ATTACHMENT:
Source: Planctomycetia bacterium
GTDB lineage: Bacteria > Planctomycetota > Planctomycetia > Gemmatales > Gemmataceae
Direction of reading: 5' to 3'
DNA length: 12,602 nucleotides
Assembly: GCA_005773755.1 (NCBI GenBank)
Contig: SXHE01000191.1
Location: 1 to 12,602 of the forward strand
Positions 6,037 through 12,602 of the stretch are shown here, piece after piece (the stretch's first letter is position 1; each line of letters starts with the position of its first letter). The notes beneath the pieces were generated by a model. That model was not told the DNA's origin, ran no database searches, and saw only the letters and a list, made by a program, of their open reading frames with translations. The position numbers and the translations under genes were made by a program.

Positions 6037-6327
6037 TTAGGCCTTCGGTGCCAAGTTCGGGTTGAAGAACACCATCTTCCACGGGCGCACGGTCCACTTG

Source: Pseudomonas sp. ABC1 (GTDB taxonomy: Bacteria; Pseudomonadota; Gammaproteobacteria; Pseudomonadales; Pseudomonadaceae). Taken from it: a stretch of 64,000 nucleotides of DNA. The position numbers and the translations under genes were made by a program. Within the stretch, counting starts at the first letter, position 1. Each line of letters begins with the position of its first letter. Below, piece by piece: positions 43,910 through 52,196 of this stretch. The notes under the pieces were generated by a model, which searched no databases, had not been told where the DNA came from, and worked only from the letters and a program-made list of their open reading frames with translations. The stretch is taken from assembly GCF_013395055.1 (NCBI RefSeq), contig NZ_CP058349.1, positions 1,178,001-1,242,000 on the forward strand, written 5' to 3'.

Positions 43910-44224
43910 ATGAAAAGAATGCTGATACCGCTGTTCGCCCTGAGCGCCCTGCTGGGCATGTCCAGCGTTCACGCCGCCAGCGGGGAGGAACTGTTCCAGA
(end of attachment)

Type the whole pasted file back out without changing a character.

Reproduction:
Source: Planctomycetia bacterium
GTDB lineage: Bacteria > Planctomycetota > Planctomycetia > Gemmatales > Gemmataceae
Direction of reading: 5' to 3'
DNA length: 12,602 nucleotides
Assembly: GCA_005773755.1 (NCBI GenBank)
Contig: SXHE01000191.1
Location: 1 to 12,602 of the forward strand
Positions 6,037 through 12,602 of the stretch are shown here, piece after piece (the stretch's first letter is position 1; each line of letters starts with the position of its first letter). The notes beneath the pieces were generated by a model. That model was not told the DNA's origin, ran no database searches, and saw only the letters and a list, made by a program, of their open reading frames with translations. The position numbers and the translations under genes were made by a program.

Positions 6037-6327
6037 TTAGGCCTTCGGTGCCAAGTTCGGGTTGAAGAACACCATCTTCCACGGGCGCACGGTCCACTTG

Source: Pseudomonas sp. ABC1 (GTDB taxonomy: Bacteria; Pseudomonadota; Gammaproteobacteria; Pseudomonadales; Pseudomonadaceae). Taken from it: a stretch of 64,000 nucleotides of DNA. The position numbers and the translations under genes were made by a program. Within the stretch, counting starts at the first letter, position 1. Each line of letters begins with the position of its first letter. Below, piece by piece: positions 43,910 through 52,196 of this stretch. The notes under the pieces were generated by a model, which searched no databases, had not been told where the DNA came from, and worked only from the letters and a program-made list of their open reading frames with translations. The stretch is taken from assembly GCF_013395055.1 (NCBI RefSeq), contig NZ_CP058349.1, positions 1,178,001-1,242,000 on the forward strand, written 5' to 3'.

Positions 43910-44224
43910 ATGAAAAGAATGCTGATACCGCTGTTCGCCCTGAGCGCCCTGCTGGGCATGTCCAGCGTTCACGCCGCCAGCGGGGAGGAACTGTTCCAGA